Helping hand for Masterton

By Don Farmer alisa.yong@age.co.nz, Alisa Yong -
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Carterton has opened its borders to accommodate Masterton District Council bookings. PHOTO/THINKSTOCK
Carterton has opened its borders to accommodate Masterton District Council bookings. PHOTO/THINKSTOCK

The workload of the beleaguered Masterton Town Hall may shift to Carterton, if an offer by Carterton Mayor John Booth is taken up.

Carterton District Council has offered the use of its well-appointed Events Centre to Masterton, whose council this week was forced to close the Town Hall auditorium when it was revealed the hall did not meet earthquake standards.

Mr Booth said he had told Masterton Mayor Lyn Patterson that Carterton was happy to help.

"After all, if we were in the same position of having the community lose access to Carterton's Events Centre, we would expect the Masterton council to come to our aid.

"It's times like this when communities rally around and help each other. We don't want to see any shows or events turned away because they can't use Masterton Town Hall, so we will work with Masterton to make sure that no one is disadvantaged," Mr Booth said.

"If there's any difficulties for them hosting or holding events in the auditorium in the Masterton Town Hall we are happy to be available to help out down here in Carterton if they need us.

"We are just holding a hand out as a community to say that we are offering the support if they need us."

Mr Booth said he was shocked to hear the auditorium had been closed.

"It's a sad day for Masterton and the Wairarapa that this has happened but safety does come first."

Mr Booth said council had not discussed how payments made for bookings at the Town Hall would be handled if transferred to the Events Centre, as the offer had only been made yesterday afternoon.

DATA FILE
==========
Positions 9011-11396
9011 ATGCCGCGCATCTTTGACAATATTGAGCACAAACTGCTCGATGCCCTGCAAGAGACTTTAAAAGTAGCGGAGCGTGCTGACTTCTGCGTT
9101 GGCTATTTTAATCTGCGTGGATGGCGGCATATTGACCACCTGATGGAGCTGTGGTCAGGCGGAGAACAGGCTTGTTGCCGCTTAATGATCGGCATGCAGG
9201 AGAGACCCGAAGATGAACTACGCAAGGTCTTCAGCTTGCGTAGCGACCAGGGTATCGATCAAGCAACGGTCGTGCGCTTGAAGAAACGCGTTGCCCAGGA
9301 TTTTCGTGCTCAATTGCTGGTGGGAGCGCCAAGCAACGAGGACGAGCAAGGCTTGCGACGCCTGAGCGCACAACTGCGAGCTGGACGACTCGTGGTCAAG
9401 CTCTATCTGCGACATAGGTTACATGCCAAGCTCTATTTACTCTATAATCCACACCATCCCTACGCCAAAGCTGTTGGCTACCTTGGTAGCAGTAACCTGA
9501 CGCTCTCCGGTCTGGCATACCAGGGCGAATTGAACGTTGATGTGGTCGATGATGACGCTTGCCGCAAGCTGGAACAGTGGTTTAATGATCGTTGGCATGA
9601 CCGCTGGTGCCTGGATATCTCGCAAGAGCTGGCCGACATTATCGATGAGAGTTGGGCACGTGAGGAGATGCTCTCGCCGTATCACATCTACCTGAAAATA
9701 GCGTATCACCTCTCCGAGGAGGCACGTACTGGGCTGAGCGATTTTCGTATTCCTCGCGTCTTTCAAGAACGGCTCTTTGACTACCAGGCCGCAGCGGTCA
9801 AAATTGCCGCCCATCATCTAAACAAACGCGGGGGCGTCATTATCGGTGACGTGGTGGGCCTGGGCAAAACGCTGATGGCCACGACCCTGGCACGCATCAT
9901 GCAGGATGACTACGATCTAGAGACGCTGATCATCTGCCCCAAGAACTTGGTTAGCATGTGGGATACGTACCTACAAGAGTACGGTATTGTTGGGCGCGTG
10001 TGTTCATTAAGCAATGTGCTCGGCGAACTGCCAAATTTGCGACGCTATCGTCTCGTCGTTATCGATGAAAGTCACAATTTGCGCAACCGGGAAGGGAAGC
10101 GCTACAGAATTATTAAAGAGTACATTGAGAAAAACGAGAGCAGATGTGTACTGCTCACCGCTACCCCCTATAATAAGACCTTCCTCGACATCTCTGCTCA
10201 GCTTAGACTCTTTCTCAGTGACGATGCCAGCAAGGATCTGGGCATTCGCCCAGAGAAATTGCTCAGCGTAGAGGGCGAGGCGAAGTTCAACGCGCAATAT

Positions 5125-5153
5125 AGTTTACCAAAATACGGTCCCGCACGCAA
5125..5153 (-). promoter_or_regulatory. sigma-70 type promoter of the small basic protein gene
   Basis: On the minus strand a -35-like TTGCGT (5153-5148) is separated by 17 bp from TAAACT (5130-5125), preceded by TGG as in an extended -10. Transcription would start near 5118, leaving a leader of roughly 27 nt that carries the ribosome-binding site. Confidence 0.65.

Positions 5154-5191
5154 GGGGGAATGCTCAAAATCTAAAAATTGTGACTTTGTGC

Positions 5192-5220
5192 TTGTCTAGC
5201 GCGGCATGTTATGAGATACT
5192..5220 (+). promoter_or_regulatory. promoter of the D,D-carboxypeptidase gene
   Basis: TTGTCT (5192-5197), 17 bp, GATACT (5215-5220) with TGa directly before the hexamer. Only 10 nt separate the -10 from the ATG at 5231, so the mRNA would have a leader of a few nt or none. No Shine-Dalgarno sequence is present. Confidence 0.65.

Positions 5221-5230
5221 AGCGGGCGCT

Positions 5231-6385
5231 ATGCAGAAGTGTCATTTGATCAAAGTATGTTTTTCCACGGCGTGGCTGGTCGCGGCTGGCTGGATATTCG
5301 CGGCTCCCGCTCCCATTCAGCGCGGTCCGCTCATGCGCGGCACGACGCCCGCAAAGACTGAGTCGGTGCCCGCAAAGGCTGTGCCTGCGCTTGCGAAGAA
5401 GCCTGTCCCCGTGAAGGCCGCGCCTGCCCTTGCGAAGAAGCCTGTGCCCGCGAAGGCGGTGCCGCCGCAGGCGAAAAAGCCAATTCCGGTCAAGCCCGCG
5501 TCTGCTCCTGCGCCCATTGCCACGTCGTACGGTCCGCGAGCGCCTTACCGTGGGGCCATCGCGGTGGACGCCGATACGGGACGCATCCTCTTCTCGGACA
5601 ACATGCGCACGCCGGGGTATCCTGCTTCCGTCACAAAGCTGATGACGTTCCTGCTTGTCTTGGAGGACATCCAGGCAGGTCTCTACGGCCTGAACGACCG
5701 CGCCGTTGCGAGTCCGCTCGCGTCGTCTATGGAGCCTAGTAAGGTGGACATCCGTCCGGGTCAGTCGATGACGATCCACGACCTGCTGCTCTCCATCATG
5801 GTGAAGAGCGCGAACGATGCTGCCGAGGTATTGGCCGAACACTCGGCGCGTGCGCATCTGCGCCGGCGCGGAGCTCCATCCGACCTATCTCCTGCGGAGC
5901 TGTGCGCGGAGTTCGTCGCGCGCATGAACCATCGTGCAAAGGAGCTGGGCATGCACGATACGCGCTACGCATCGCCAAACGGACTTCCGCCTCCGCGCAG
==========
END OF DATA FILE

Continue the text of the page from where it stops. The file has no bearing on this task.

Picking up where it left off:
He had spoken only briefly to Mrs Patterson, who had been grateful to hear Carterton's offer of support.

Asked if Carterton could accommodate the entire Masterton District Council staff if the call to move everyone out resulted from a second report due out in July, Mr Booth said there had been no discussion on that, but Carterton would do its best to help.

"At the end of the day it's a Wairarapa community and we work well together and we are just continuing that on.

"We are just holding out our hand to say we are here to help if we can," he said.

The July report will be an assessment of the whole of the Masterton District Council building, of which only the newest section, which houses the Civil Defence department, is likely to escape without needing work to bring it up to earthquake standards.

The council has earmarked $2.5 million to be spread over two financial years for earthquake strengthening of council-owned buildings but recognises most of that is likely to be needed for the council building itself.

In the event the staff have to evacuate the council building altogether and be temporarily re-housed, council spokesman Sam Rossiter-Stead said yesterday there are "options" available.

He would not be drawn on what those options were, saying the information was "commercially sensitive".

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